Photographic exhibition. This beautiful display of local wildlife photos features over 20 different species of birds that were photographed at the Agua Hedionda Lagoon. Some are year-round residents while others visit the Lagoon to eat and rest while on their annual migratory journey. In addition, we also have bird nest replicas from over 6 types of birds!
Learn all about the Agua Hedionda Lagoon and the Discovery Center dating back to 5000 BC.
Explore the ecology of the lagoon through visual, verbal and physical descriptions. Thanks to the North County Board Association's efforts, the column provides a clear representation of the how the lagoon function layer by layer. This exhibit demonstrates the importance of wetlands to many animal species and how our daily action can harm or help the lagoon. Ever wondered what lives in the bottom of the lagoon? Come visit the Column of Life to find out.
Thanks to design and building from volunteers at North Coast Community Church, our ant farm may be better described as an ant kingdom at around 3 feet tall and over 3 feet wide. Visit the Discovery Center to watch the ants in their tireless pursuit of intricate tunnel building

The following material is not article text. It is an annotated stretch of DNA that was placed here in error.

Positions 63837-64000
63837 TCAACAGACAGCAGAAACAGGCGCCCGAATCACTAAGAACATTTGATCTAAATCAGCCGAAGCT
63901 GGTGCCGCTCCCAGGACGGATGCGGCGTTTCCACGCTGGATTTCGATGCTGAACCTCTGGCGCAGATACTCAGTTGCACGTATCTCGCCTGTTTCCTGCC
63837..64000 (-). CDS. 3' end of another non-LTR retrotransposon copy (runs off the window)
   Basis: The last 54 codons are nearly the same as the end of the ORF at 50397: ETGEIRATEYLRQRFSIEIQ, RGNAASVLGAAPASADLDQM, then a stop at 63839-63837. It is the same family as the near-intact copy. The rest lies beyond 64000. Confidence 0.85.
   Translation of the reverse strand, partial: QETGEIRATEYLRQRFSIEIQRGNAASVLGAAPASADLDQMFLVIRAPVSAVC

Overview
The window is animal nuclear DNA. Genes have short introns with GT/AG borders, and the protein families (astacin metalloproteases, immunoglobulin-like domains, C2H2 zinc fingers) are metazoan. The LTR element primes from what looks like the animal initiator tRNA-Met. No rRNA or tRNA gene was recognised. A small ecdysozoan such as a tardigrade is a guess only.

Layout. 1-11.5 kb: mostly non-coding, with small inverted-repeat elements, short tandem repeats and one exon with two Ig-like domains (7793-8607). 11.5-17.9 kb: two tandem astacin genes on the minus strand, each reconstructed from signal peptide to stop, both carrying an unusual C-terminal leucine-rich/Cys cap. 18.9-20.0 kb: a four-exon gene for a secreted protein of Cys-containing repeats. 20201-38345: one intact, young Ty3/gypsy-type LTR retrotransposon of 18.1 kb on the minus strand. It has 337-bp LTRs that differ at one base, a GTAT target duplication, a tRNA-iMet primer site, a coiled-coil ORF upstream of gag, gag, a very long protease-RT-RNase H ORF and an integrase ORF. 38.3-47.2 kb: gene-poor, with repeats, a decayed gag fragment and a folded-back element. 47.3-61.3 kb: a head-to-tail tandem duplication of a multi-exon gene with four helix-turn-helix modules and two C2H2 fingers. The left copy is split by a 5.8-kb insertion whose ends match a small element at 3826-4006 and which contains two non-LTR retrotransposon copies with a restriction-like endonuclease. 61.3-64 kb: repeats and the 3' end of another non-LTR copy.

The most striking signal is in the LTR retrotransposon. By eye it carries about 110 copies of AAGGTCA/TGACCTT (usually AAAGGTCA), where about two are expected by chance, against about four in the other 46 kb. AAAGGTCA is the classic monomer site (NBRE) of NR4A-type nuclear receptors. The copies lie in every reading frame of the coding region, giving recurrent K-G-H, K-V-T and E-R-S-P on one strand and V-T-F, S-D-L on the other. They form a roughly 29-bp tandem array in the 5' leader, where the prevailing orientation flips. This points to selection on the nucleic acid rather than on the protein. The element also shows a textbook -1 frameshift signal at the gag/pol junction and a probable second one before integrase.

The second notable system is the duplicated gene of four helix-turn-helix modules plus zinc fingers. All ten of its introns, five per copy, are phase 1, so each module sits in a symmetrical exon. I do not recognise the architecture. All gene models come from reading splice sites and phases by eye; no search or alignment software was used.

Interact with, learn and observe the many non-native and native critters who call the Discovery Center home.
Featuring a touch tank and three salt water aquariums; these tanks exhibit species native to the Agua Hedionda Lagoon.
Visitors always enjoy browsing through our extensive California Native Plant Garden and accompanying colorful and informative interpretive signage. In partnership with Greg Rubin, owner of California's Own Native Landscape Design, the AHLF is proud to host the premiere native plant garden in North San Diego County.
Our landscape is comprised of more than 800 native plants featuring over 60 different species. We have extensive interpretive signage in both the front and rear portions of the Center's grounds. Visitors are welcome to roam through the grounds and learn about the ecology and ethnobotany of California's native flora.
On April 22, 2006 (Earth Day) our first major exhibit was open to the public. This exhibit, entitled the Luiseno History and Cultural Exhibit, is the result of a collaborative effort between CSU-San Marcos and the San Luis Rey Band of Luiseno Indians. The exhibit includes photographs and displays featuring various aspects of the Luiseno culture, with an emphasis on the critical role that native plants played in the Native American lifestyle.